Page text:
Last Sunday I was scheduled to speak at a small heavily-armored storefront church in heart of the Black community in the flatlands of East Oakland. The occasion was their annual program and I was the keynoter. Arrived on time and just a bit fazed by the printed program which listed about 90 minutes worth of "acts" with my portion coming at the end. Afterwards I would be rushing home to take Dorian out for a long-planned birthday dinner. But that wouldn't happen until after some praise singing; opening words by the pastor, Reverend Joe Nobles, who radiated love and caring; introductions all around by the traditional shaking of hands with other congregants, a few remarks by two city councilpersons, the usual recitations of the words of Dr. King; poems by Maya Angelou; facts about black inventors and scientists; a praise dance by a young man, more praise singing -- all very warm and stirring with beaming parents urging applause with continuing words of encouragement. The performers were the children. In fact most of my audience would be somewhere between the ages of 5 and 15, as it turned out, with parents and grandparents sprinkled generously among them.
It seemed a sign of the times, somehow, that listed as the "Program Mover" was Detective Terrance Montigue of the Alameda County Sheriff's Office.
Now, you need to know that -- when possible -- I've learned to re-direct all such requests for talks to the younger rangers of our staff in the belief that the age difference is simply too great between elementary school children and me, and that the cause is better served by those with fewer years and less wear on their psyches. Even high-schoolers are sometimes a challenge, though I've found some success on occasion. I was looking out on my greatest nightmare! I was simply not prepared for this -- but as it turned out -- there would be plenty of time to figure out just how I would handle the relating of 70 year-old history of a park dedicated to the emancipation of women into the nation's workforce to children who probably come from single parent households headed by women. How was this going to be made relevant to today's children; kids who probably couldn't recall when their moms didn't work as a matter of family survival?
After awhile the parade of youngsters standing at the microphone -- proudly reciting the all too familiar words of African American icons -- it came to me. I was prepared to show my short "Of Lost Conversations" DVD which would surely catch the attention of the grownups in that congregation, but I would talk to the children about heroes. Of course! And, despite the fact that there was far too much light in the room for the audience to see the images projected on the wall, fortunately the narration is where most of the power of the piece lies, anyway, so it mattered little. It's hard to recapture now because the words had come spontaneously without prior thought, and I'm not sure just how much of this was actually said, and how much was improved upon on the thoughtful drive home. Suddenly I'd found a way to speak with children and to be relevant to their lives while interpreting our park.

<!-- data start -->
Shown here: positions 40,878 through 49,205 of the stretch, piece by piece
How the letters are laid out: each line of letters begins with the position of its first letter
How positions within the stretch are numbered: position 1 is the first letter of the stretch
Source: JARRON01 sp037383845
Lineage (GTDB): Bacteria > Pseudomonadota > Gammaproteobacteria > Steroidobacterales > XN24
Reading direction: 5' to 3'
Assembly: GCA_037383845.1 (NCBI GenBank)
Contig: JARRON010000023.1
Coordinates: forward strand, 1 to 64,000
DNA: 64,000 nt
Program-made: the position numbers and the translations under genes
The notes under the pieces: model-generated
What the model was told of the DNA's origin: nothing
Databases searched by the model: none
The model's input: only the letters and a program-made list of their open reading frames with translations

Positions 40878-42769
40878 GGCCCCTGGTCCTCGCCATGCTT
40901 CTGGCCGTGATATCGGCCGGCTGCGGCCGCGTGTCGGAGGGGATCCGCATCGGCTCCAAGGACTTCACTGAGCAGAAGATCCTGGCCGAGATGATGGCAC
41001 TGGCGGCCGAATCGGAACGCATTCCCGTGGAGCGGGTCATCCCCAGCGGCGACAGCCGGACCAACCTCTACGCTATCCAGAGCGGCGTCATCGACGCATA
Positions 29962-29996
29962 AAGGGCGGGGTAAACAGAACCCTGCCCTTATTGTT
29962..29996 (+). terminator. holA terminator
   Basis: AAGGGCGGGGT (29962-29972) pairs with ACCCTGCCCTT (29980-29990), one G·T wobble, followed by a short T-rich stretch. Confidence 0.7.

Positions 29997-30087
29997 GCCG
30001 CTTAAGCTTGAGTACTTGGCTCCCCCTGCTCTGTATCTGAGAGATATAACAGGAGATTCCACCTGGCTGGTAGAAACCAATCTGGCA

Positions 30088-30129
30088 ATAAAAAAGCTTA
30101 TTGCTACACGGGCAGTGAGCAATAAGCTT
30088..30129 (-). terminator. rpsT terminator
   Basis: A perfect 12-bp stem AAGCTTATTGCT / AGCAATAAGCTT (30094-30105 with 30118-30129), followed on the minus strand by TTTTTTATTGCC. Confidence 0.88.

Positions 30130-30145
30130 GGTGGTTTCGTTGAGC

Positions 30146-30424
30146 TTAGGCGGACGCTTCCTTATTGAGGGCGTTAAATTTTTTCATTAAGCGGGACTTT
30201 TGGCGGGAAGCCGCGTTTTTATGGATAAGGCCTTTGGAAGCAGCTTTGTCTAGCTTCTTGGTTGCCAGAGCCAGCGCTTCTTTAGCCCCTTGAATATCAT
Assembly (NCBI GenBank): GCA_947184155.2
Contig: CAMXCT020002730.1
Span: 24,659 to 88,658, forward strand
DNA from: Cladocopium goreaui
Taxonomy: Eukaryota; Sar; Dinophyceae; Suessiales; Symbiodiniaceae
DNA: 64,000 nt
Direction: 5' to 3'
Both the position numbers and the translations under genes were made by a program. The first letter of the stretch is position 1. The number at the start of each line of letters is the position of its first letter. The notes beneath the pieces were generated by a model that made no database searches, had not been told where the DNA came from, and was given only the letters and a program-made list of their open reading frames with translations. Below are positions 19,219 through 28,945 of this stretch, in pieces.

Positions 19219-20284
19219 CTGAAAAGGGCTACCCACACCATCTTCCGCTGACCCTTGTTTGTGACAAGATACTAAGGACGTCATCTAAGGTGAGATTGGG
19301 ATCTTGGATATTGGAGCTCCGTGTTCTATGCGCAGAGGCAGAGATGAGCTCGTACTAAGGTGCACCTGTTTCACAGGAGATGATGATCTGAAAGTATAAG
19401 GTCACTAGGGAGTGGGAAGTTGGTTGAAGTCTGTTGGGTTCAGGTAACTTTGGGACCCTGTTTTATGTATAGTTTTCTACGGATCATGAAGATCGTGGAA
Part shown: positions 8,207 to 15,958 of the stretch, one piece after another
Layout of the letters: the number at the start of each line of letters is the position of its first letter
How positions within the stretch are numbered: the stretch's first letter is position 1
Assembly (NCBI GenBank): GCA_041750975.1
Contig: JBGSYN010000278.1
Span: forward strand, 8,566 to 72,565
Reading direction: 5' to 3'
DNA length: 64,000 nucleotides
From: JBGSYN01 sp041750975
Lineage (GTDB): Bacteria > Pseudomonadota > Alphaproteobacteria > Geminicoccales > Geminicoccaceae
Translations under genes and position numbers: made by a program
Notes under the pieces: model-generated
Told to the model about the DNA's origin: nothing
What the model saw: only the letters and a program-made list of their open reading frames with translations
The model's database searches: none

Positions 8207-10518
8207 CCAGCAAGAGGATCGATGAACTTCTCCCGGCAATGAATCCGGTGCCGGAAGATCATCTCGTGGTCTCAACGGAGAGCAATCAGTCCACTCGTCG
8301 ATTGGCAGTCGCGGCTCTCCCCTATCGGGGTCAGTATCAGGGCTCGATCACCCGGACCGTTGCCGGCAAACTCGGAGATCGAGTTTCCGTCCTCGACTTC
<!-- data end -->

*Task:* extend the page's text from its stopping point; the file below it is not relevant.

The children were all-attention. They were engaged in the story. My talk was over in about 10-15 minutes. Pastor Nobles followed me out onto the street to walk me to my car suggesting on the way that I might think about addressing their annual district-wide convention in the Fall.I told them that all of those they've spoken of in their program today had been children like themselves -- kids who had no idea while growing up that they would someday be seen as heroes by the world. I told them that children were only grownups who hadn't yet grown into their potential. I spoke of how my generation had met the challenge of its day by building those 747 ships in 3 years and 8 months -- therefore turning around the course of a great war. I told them that they would have to meet the challenge of their day -- discovering renewable sources of energy; rising sea levels, and climate change -- and that the "heroes" who would discover just how to do that might be sitting right next to them this day in this sanctuary. Or that hero may even be you. That Henry J. Kaiser was an 8th grade dropout cement contractor who'd never built a ship, but dreamed of a way to revolutionize shipbuilding and found a way to do it with those he'd brought into his workforce from mostly rural areas of the South - many of whom were people who looked just like us -- quite possibly their grandparents and great-grandparents-- who had never before welded or riveted but who learned to do a tiny part of a huge job and, together, they made history.
I brought their printed program home to post in my office cubicle as a reminder of the day that I found my voice with children in a Black History Month program at Dancey Memorial Church.
Looking forward to addressing that convention in the Fall.